own number" to public offices.
Still Lingering
Today, the ruling still lingers.
Only students who live indepen-
dently here, and whose income is
derived from local employment
(self or wife) can vote in local
elections.
"But for the rest of the student
body, "No elector shall be deemed
to have gained or lost a resi-
dence by reason of his being a
student at any institution of
learning,' " Frederick C. Perry,
Ann Arbor City Clerk, quoted
from the Michigan Constitution,
(Article III, Sec. 2.)
Registering 'Tip'

I

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. .. _ . .

Sale

ballots, according to Clerk Perry.
Each scholar must appear to reg-
ister by August 25 for the Sept. 14
Primary or by Oct. 13 for the Nov.
2 Presidential Election. But it is
not necessary to register for both
or to vote in both.
Next: Why Ann Arbor voters
register and how the system
works.
The
City Beat
524 Thompson isn't 536 Thomp-
son - no matter how hard you
add, subtract, pound on the door
or argue with the tenants.
George Bush, 68, of 536 Thomp-
son was finally convinced of that
Tuesday when Municipal Court
Judge Jay H. Payne sentenced
him to 10 days in jail or $15.70 in
fines. Bush awoke the residents
of 524 Thompson at 2 a.m. with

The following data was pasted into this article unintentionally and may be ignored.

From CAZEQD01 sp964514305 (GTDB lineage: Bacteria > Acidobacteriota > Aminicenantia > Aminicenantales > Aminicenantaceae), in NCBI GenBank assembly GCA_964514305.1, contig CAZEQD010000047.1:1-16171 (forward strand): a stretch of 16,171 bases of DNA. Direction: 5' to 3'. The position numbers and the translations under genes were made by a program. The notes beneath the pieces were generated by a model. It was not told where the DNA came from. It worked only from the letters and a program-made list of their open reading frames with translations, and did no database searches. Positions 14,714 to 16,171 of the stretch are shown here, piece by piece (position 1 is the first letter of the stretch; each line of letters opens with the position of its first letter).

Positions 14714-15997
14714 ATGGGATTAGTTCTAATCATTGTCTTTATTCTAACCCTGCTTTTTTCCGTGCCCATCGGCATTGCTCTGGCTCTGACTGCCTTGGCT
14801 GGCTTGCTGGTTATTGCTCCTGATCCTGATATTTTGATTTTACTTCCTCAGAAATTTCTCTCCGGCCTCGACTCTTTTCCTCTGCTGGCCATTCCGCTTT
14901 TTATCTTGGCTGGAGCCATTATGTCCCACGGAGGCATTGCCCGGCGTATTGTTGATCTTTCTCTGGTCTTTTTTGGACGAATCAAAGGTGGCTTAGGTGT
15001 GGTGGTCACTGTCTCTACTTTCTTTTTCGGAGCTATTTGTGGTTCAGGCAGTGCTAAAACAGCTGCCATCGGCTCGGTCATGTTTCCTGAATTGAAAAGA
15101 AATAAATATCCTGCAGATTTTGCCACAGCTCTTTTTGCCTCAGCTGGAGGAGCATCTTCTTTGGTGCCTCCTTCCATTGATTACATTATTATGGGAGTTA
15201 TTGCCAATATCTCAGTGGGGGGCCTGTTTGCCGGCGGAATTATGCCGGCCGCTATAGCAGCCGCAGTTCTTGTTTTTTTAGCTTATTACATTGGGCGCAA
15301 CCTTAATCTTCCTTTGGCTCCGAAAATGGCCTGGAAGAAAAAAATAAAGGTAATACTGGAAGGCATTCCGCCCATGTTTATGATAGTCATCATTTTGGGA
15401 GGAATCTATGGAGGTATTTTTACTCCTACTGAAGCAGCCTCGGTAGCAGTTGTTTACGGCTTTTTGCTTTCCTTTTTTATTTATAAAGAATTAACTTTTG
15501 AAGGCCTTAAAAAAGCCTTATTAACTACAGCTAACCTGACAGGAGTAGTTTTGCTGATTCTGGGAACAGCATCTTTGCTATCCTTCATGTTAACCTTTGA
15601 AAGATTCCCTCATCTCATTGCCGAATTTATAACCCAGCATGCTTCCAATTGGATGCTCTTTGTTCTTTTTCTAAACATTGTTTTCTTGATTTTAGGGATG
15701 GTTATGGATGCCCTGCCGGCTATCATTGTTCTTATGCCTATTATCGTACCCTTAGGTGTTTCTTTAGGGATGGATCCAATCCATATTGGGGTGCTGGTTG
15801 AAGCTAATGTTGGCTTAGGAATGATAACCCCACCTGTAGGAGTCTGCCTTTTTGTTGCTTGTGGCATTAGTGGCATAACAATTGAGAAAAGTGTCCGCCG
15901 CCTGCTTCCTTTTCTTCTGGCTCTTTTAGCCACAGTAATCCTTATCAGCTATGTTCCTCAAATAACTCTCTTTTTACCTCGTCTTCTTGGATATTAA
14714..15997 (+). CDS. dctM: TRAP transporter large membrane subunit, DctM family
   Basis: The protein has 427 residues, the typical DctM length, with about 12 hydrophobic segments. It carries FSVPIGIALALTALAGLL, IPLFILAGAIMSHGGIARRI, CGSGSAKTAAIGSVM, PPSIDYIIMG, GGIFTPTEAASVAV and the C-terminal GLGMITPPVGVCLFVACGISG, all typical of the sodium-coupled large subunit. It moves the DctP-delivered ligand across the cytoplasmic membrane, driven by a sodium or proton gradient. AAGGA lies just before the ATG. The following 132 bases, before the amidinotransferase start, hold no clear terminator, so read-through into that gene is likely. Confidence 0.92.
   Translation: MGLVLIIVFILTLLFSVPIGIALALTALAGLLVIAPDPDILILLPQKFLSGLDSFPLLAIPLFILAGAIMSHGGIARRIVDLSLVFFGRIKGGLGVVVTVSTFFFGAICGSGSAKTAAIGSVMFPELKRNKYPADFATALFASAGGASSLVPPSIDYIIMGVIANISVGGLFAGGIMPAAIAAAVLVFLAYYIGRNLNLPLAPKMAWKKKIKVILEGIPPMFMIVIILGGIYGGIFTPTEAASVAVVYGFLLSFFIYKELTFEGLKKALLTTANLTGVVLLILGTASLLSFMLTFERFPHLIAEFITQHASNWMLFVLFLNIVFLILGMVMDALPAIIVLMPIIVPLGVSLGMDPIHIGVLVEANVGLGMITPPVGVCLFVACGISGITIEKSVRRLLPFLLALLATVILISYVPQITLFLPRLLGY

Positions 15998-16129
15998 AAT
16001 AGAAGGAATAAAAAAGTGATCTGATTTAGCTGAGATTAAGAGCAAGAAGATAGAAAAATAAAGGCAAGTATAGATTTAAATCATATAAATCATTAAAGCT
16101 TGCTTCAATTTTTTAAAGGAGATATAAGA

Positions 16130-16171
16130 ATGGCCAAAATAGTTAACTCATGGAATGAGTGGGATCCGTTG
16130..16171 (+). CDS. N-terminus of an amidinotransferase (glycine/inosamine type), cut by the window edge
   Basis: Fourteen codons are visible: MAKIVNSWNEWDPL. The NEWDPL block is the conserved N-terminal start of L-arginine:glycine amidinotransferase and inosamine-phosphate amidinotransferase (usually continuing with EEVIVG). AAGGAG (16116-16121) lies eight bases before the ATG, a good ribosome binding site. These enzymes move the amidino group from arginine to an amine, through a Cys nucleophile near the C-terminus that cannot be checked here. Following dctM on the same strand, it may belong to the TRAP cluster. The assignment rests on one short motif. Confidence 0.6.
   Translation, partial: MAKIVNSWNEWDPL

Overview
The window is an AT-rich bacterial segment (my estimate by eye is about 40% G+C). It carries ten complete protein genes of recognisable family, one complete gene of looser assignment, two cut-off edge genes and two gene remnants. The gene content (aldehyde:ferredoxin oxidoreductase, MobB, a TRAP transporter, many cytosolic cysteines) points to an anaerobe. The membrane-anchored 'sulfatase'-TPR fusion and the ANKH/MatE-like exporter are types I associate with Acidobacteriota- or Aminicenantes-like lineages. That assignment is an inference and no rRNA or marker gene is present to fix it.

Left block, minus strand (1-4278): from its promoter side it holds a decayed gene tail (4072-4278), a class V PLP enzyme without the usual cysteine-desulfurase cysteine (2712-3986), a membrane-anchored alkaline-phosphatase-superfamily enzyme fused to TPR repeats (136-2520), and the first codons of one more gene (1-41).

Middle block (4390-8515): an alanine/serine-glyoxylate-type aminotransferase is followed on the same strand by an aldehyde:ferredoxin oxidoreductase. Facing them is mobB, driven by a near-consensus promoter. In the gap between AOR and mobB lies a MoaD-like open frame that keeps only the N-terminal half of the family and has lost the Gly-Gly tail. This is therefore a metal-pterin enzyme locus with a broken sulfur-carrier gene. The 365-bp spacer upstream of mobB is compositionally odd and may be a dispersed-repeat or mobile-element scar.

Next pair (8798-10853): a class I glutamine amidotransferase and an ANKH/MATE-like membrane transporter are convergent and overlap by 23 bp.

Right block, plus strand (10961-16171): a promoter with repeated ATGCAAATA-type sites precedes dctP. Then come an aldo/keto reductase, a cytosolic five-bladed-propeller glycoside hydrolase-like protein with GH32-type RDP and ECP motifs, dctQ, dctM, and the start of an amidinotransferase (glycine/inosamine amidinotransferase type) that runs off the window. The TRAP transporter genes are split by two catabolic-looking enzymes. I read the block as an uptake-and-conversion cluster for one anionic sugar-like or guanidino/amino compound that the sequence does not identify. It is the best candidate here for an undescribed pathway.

his protestations.
Chelsea voters refused status of
a city in a special election Tues-
day by a margin of two votes: 237
to 235.
The Washtenaw County Board
of Supervisors approved vaccina-
tion on a compulsory basis for
all county dogs, effective June 1.
All persons applying for dog
licenses through the County Trea-
surer's office and from township
supervisors, must prove that the
animal has been treated for ra-
bies, the board decided.

- ..

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Enlarging again to better accommodate our customers.
We are offering these reductions to make room while installing
new equipment.

i

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Students must register
in their home-residence,
township, according to
Perry. And as a 'tip' he

to vote
city or
Clerk
warned

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SELECT GROUP OF

that this being a presidential elec-
tion year, there would be a great
number of voting re-registrants.
In Michigan, tuere is no chance
for students to vote by absentee
Campus
Calendar
H.M.S. Pinafore-Presented by
the Gilbert and Sullivan Society;
8 p.m. today, tomorrow, Saturday,
Pattengill Auditorium.
NSA-For all students who in-
tend to go abroad; 7:30 p.m.,
Union.
Young Democrats-Election of
Fall officers, 7:30 p.m., Rn1. 325,
Union.
P-T Vets Association-Meeting;
8 p.m., Athletic Director's Office,
YMCA, 110 N. Fourth Ave.
NSA Committee-Meeting, del-
egates to Madison and Committee
members; 4:15 p.m., Union.
Michigan-"State of the Un-
ion"; showing: 1, 3:30, 6, 8:50 p.m.
State-"A Double Life"; 1, 3:55,
6:10, 8:45 p.m.
IRA-7:30p.m. Union, discus-
sion of methods of combatting
discrimination.
American Ordnance Association
-Prof. W. G. Dow, "V-2 Bomb
in U.S., 8 p.m., Union.